15.4. Continuous Queries

Continuous Querying allows an application to receive the entries that currently match a query, and be continuously notified of any changes to the queried data set. This includes both incoming matches, for values that have joined the set, and outgoing matches, for values that have left the set, that resulted from further cache operations. By using a Continuous Query the application receives a steady stream of events instead of repeatedly executing the same query to look for changes, resulting in a more efficient use of resources.
For instance, all of the following use cases could utilize Continuous Queries:
  1. Return all persons with an age between 18 and 25 (assuming the Person entity has an age property and is updated by the user application).
  2. Return all transactions higher than $2000.
  3. Return all times where the lap speed of F1 racers were less than 1:45.00s (assuming the cache contains Lap entries and that laps are entered live during the race).

15.4.1. Continuous Query Evaluation

A Continuous Query uses a listener that receives a notification when:
  • An entry starts matching the specified query, represented by a Join event.
  • An entry stops matching the specified query, represented by a Leave event.
When a client registers a Continuous Query Listener it immediately begins to receive the results currently matching the query, received as Join events as described above. In addition, it will receive subsequent notifications when other entries begin matching the query, as Join events, or stop matching the query, as Leave events, as a consequence of any cache operations that would normally generate creation, modification, removal, or expiration events.
To determine if the listener receives a Join or Leave event the following logic is used:
  1. If the query on both the old and new values evaluate false, then the event is suppressed.
  2. If the query on both the old and new values evaluate true, then the event is suppressed.
  3. If the query on the old value evaluates false and the query on the new value evaluates true, then a Join event is sent.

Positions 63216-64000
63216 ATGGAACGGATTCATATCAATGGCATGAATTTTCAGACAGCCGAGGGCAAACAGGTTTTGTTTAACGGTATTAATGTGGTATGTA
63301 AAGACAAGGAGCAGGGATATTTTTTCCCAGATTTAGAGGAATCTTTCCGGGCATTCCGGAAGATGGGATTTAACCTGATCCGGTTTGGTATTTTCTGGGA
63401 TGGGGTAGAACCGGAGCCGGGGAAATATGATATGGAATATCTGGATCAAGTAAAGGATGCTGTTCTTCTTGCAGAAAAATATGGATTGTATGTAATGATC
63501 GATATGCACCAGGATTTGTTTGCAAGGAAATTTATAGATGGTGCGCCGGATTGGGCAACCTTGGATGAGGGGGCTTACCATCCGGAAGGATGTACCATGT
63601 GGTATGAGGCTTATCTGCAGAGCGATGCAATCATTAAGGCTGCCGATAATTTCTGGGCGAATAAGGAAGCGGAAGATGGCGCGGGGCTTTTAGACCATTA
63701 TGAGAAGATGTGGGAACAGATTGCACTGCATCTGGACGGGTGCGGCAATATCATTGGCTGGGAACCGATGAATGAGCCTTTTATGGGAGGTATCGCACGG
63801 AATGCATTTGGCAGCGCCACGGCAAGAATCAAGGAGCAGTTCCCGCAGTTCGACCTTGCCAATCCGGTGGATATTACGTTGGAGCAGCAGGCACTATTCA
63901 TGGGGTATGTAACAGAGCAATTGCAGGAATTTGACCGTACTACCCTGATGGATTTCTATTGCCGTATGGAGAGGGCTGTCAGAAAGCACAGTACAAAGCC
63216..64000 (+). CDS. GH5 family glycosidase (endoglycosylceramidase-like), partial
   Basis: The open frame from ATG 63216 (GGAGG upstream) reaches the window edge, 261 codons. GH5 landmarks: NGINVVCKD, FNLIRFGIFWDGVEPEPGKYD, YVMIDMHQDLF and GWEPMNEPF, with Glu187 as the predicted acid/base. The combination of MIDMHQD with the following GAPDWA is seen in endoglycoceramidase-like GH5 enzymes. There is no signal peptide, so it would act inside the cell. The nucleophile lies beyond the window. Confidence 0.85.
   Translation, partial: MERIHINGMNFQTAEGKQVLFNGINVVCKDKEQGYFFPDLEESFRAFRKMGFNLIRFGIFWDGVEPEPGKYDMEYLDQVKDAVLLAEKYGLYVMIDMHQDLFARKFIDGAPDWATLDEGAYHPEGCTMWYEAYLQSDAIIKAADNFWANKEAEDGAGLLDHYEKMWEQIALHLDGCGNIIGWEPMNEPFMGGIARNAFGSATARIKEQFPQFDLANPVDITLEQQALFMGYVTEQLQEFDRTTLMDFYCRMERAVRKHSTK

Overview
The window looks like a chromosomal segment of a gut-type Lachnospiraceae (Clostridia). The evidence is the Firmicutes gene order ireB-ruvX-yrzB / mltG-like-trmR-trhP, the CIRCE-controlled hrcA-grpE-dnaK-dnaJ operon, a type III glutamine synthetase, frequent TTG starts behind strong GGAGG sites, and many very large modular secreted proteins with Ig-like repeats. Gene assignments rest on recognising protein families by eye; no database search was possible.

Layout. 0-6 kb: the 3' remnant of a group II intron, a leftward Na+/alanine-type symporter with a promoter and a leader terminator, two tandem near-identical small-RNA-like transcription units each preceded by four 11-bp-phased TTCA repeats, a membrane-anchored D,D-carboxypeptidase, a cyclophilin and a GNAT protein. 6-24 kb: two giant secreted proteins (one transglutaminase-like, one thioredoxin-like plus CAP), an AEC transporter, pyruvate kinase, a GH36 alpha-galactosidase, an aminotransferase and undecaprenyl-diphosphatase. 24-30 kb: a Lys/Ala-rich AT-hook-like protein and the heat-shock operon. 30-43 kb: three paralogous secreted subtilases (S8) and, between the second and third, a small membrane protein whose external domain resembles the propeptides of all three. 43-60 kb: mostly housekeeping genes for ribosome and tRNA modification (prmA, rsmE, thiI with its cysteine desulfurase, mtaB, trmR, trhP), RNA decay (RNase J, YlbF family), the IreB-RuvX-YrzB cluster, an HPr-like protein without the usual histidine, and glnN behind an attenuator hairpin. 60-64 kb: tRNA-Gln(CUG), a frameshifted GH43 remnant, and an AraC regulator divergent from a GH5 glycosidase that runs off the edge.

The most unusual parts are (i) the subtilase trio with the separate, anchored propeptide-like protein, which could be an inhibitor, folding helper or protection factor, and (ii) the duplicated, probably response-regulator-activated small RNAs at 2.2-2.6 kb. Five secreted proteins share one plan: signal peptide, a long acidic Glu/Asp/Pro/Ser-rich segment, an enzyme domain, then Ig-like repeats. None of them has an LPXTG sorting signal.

4. If the query on the old value evaluates true and the query on the new value evaluates false, then a Leave event is sent.
  5. If the query on the old value evaluates true and the entry is removed, then a Leave event is sent.

Note

Continuous Queries cannot use grouping, aggregation, or sorting operations.

15.4.2. Using Continuous Queries

The following instructions apply to both Library and Remote Client-Server modes.
Adding Continuous Queries

To create a Continuous Query the Query object will be created similar to other querying methods; however, ensure that the Query is registered with a org.infinispan.query.api.continuous.ContinuousQuery and a org.infinispan.query.api.continuous.ContinuousQueryListener is in use.

The ContinuousQuery object associated to a cache can be obtained by calling the static method org.infinispan.client.hotrod.Search.getContinuousQuery(RemoteCache<K, V> cache) if running in Client-Server mode or org.infinispan.query.Search.getContinuousQuery(Cache<K, V> cache) when running in Library mode.
Once the ContinuousQueryListener has been defined it may be added by using the addContinuousQueryListener method of ContinuousQuery:
continuousQuery.addContinuousQueryListener(query, listener)
The following example demonstrates a simple method of implementing and adding a Continuous Query in Library mode:

Example 15.28. Defining and Adding a Continuous Query

import org.infinispan.query.api.continuous.ContinuousQuery;
import org.infinispan.query.api.continuous.ContinuousQueryListener;
import org.infinispan.query.Search;
import org.infinispan.query.dsl.QueryFactory;
import org.infinispan.query.dsl.Query;

import java.util.Map;
import java.util.concurrent.ConcurrentHashMap;

[...]

// To begin we create a ContinuousQuery instance on the cache
ContinuousQuery<Integer, Person> continuousQuery = Search.getContinuousQuery(cache);

// Define our query. In this case we will be looking for any
// Person instances under 21 years of age.
QueryFactory queryFactory = Search.getQueryFactory(cache);
Query query = queryFactory.from(Person.class)
    .having("age").lt(21)
    .toBuilder().build();

final Map<Integer, Person> matches = new ConcurrentHashMap<Integer, Person>();

// Define the ContinuousQueryListener
ContinuousQueryListener<Integer, Person> listener = new ContinuousQueryListener<Integer, Person>() {
    @Override
    public void resultJoining(Integer key, Person value) {
        matches.put(key, value);
    }

    @Override
    public void resultLeaving(Integer key) {
        matches.remove(key);
    }
};

// Add the listener and generated query
continuousQuery.addContinuousQueryListener(query, listener);

[...]

// Remove the listener to stop receiving notifications
continuousQuery.removeContinuousQueryListener(listener);
As Person instances are added to the cache that contain an Age less than 21 they will be placed into matches, and when these entries are removed from the cache they will be also be removed from matches.
Removing Continuous Queries

To stop the query from further execution remove the listener:

continuousQuery.removeContinuousQueryListener(listener);

15.4.3. Performance Considerations with Continuous Queries

Continuous Queries are designed to constantly keep any applications updated where it is implemented, potentially resulting in a large number of events generated for particularly broad queries. In addition, a new memory allocation is made for each event. This behavior may result in memory pressure, including potential OutOfMemory errors, if queries are not carefully designed.
To prevent these issues it is strongly recommended to ensure that each query captures only the information needed, and that each ContinuousQueryListener is designed to quickly process all received events.